One of the issues in the area of finance that most frequently comes to the attention of Italian tax practitioners relates to the tax treatment of non- Italian investment funds—in particular, Non-Harmonised Funds (NHFs) that are not in conformity with EU Directive 85/611.
For an Italy-resident individual, most of the relevant income is included in his or her ordinarily taxable income and is subject to the ordinary progressive tax rates that go up to 43 per cent for income in excess of €75,000, plus local taxes. More precisely, income subject to the progressive taxation is equal to the proceeds distributed by the NHF and the sums received by the individual upon sale or redemption of the quotas, corresponding to the increase in the net asset value of the funds in the period of ownership. Other income in excess of this is taxed at the 12.5 per cent rate and any loss can be offset against income of a similar nature. On the other hand, the same resident individual would be subject to a significantly lower flat taxation of 12.5 per cent with respect to most other incomes, including those relating to certain foreign but harmonised investment funds.
Because of their different qualification for tax purposes, other financial instruments (carrying a yield which mirrors in whole or in part that of an underlying NHF) have access to the 12.5 per cent flat rate of tax ordinarily provided under Italian legislation. This therefore allows a significantly more advantageous tax treatment in the hands of an Italian individual investor than in relation to a direct investment in an NHF. Such instruments should be carefully reviewed on a case-by-case basis before their implementation in order to assess (i) any possible tax inefficiencies that may affect the structure and therefore eliminate or significantly reduce the relevant tax potential, and (ii) the risk of possible challenges by the Italian Tax Authorities based on the current anti-avoidance provisions or certain anti-abuse doctrines. The Italian Tax Authorities are devoting increasing attention to the area of finance, especially in a cross-border context.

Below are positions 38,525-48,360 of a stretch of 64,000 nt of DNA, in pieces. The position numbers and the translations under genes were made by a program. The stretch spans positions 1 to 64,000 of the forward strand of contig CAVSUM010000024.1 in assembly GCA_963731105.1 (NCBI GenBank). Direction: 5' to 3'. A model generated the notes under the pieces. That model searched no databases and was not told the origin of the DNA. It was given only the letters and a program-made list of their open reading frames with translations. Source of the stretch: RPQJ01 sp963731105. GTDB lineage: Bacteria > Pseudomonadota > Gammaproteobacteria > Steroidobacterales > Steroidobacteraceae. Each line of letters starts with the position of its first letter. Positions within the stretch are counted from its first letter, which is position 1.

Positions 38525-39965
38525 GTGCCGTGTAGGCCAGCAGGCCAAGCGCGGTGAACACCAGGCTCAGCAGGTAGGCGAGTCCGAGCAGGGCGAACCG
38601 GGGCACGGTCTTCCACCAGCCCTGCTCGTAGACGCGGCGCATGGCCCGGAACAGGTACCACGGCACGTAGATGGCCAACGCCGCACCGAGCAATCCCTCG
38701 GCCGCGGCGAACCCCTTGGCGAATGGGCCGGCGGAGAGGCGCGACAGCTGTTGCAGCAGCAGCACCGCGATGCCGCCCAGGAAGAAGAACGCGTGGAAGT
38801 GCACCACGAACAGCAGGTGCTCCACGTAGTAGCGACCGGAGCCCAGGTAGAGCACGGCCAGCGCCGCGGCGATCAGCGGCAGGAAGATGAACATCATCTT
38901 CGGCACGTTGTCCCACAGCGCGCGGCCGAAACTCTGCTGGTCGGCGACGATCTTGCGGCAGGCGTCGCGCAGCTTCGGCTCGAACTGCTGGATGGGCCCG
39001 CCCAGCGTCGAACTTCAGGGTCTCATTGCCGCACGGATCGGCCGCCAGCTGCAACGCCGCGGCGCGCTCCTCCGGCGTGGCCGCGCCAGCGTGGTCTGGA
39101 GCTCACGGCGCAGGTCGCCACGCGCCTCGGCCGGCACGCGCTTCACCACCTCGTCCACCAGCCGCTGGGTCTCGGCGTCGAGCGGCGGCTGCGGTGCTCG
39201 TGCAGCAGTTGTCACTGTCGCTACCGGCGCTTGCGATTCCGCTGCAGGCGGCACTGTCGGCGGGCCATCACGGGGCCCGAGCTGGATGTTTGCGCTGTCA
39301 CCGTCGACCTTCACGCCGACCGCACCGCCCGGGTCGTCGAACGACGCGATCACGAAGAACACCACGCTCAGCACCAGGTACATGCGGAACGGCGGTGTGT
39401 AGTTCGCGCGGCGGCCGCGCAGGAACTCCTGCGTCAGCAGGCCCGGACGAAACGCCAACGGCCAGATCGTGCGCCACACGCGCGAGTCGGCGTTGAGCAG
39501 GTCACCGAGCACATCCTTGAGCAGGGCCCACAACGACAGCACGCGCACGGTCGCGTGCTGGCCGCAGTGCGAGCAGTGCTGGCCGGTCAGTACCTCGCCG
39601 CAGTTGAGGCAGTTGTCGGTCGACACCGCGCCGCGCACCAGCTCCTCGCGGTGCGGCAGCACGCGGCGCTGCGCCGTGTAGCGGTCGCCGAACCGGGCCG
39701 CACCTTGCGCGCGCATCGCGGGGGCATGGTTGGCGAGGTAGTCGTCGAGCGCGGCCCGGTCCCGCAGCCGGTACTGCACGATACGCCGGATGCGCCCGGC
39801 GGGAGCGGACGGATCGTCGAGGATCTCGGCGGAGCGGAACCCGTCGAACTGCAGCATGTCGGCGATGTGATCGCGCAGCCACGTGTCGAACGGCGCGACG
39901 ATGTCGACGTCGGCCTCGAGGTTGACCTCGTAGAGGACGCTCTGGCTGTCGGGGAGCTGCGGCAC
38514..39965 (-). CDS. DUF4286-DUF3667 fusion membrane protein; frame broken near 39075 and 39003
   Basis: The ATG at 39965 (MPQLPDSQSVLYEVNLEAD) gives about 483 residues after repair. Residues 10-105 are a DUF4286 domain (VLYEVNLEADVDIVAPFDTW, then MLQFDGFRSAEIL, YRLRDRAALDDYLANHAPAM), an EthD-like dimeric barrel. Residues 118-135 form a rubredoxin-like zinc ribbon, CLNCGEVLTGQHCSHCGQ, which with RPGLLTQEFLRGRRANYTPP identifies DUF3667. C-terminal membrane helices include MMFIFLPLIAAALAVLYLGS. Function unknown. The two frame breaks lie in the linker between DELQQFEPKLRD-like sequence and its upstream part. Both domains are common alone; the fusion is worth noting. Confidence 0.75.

The most common structures are Italian fund of fund investments in quotas of NHF, unit linked/index linked insurance policies and structured bonds (see table).
Possible Breach of the EU Treaty and Potential Remedies
The treatment of NHFs, when compared to other investments of a similar nature, may be reasonably viewed to be in contrast with the EU principles of the freedom of establishment and the free movement of capital. In fact, the regime makes the tax treatment of returns on investments contingent upon the fact that they relate to an NHF or other type of fund eligible for the 12.5 per cent flat taxation. As a result, an Italian individual is heavily influenced by this tax factor in his or her choice of investment and is “forced” to prefer other types of investments or channel the purchase of NHF quotas through more efficient structures. The taxation rules for NHFs seem not to have any rationale other than that of dissuading investors from purchasing the NHF, thus giving rise to a significant distortion of the market and/or competitive advantages for some operators.
All these considerations offer a reasonable ground for claiming a breach of the EU Treaty by the Italian tax rules on NHF, at least in the case of EU-based NHFs. Suitable routes for pursuing this claim are either (i) a formal submission of the case to the European Commission asking to open an infringement procedure against Italy, or (ii) the filing of a tax refund request, followed, in the case of a denial, by litigation (and, if the Italian Judge so wishes, by the submission of the case to the European Court of Justice). Professional investors and private bankers, typically involved in the management of investment portfolios on behalf of individuals, should seriously consider such a course of action.
Although there is no formal evidence of any specific intervention in this area, it is to be hoped that the current discrimination of NHFs could be removed by the legislator as part of the announced reform of the Financial Income, effective as of 1 January 2008. The reforms would mainly be targeted at rationalising the rules of taxation and increasing the relevant flat rate from 12.5 per cent to 19 or 20 per cent.